Tech companies in Sweden and the U.S. work in a very similar way. The same software programs and processes are used, even the culture is similar. Although the scale of startups in the U.S. tend to be larger in terms of company size, funding, and growth rate. The Product Management experience I had from Stockholm was completely transferrable to my job in Chicago.

When job searching, I found that in the U.S. you have to pitch yourself to employers in a much more confident way. You have to know what is unique about you and why you are the best fit for the job you’re applying to. For me, every interview became a learning opportunity to practice my pitch and to understand what made me stand out from other candidates.


As a woman working in tech, what would you say to young girls to encourage them to pursue a career in technology? What would more women in the field bring to the tech sector?

My advice is to find a network of women in tech that you can socialize with and learn from. When I moved to Chicago, I joined the Women in Product community here and went to events to learn and network. I met women there who held product leadership positions at companies like Venmo, Glassdoor, Google and many successful Chicago startups. It was very inspiring. I found many interesting role models there, and they all had unique backgrounds and experiences. This made me more confident in my career choice and helped me find the right path. Now I’m fortunate to work at a company where more than 50% of leadership is female, including our CEO. If women had a higher representation in tech, it would lead to less bias in the product development process which could impact the way products are designed and ultimately how we use them.


How did your time/education at SSE help guide you to the career journey you have embarked on?

My degree from SSE has been a solid foundation for a career in product management. Especially, an understanding of statistics and data modelling as well as broader business strategy and marketing knowledge. Before my time at SSE, I embarked on a career as a professional ballerina with The English National Ballet in London. In my mid-20s I decided to do a career pivot, and that’s when I applied to SSE. I had no idea what career I wanted to pursue next, but SSE gave me a lot of opportunities to explore different paths. Aside from the regular curriculum, I was engaged in the Student Association as a founder of the Art Division to bring my passion for the arts into the educational environment. I also participated in a partnership program with Stockholm School of Entrepreneurship where I drove an interdisciplinary art research project. I did my MSc in Economics and a dual degree with Sciences Po where I got to spend a year in Paris. During my last semester at SSE, I worked as a research assistant at IFN where I wrote my master thesis. There, they did a lot of research about technology-driven economic growth and startups. I became interested in the tech sector and I felt that I wanted to be a part of the evolution, not just study it. So, I networked and got an interview with a startup in Stockholm where I worked with some amazing people and started learning about Product Management.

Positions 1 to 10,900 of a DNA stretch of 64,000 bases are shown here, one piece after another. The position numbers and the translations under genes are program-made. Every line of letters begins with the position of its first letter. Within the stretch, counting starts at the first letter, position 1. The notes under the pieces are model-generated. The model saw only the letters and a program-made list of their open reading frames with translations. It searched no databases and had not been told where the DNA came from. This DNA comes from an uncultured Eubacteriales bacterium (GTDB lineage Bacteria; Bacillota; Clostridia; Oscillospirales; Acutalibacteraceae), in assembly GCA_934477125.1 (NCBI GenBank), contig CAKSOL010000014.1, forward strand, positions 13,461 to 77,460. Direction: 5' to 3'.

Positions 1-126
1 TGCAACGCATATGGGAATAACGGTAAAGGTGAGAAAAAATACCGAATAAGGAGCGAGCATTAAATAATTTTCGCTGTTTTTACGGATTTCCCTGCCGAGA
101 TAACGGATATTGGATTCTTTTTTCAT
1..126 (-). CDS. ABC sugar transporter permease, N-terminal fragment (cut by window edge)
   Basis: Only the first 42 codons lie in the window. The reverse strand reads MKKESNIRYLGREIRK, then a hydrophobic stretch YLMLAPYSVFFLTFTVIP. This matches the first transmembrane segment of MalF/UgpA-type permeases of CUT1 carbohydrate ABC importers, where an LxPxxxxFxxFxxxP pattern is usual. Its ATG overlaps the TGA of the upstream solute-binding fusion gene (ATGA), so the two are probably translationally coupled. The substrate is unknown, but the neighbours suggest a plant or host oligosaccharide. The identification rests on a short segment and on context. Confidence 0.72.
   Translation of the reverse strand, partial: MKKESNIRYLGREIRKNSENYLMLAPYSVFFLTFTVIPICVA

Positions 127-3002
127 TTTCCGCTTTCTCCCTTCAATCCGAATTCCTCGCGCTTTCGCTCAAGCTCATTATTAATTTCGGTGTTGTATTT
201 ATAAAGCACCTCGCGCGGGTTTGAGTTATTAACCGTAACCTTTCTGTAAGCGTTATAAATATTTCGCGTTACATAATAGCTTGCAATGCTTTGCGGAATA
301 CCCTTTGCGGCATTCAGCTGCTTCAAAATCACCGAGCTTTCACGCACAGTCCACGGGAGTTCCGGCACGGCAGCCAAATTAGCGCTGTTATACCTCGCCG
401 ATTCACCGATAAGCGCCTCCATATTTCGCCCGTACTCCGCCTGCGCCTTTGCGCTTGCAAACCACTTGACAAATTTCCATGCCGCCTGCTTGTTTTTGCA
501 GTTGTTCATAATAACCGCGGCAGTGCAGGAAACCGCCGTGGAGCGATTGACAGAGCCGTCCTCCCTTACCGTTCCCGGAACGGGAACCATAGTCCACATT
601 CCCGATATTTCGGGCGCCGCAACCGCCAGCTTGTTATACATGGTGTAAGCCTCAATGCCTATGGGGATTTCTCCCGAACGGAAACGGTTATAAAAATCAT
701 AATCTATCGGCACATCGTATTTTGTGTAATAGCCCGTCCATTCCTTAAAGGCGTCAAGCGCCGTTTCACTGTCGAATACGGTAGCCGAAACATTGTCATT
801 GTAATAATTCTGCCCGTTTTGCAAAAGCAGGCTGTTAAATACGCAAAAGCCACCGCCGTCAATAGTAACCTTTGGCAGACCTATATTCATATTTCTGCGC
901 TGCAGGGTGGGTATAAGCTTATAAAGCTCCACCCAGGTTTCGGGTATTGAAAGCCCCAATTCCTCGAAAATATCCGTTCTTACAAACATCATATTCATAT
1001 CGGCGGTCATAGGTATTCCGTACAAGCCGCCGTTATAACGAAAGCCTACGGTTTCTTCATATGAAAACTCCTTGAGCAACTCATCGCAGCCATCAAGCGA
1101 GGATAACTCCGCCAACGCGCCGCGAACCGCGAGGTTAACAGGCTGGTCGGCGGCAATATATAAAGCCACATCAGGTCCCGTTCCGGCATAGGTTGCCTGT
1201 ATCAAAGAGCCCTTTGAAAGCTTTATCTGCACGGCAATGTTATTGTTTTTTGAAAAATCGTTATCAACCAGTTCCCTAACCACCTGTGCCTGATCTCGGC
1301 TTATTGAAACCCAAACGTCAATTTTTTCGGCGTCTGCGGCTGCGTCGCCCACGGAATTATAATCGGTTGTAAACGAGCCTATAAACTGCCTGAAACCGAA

Following your time studying, do you have any words of wisdom or advice you would like to share with our current/prospective students?

Follow your passion and do what is interesting to you. A career is not linear, you start in one place and you may end up somewhere completely different. Don’t be afraid to go against the mainstream in the search for what truly motivates you and brings you energy in your professional life. A degree from SSE is a foundation for the rest of your career - for me it gave me the confidence to explore a career within tech and to excell in a leadership role in the U.S. market just a few years after my graduation.


What are three words that sum up your time at SSE?

Curiosity, Data, Confidence.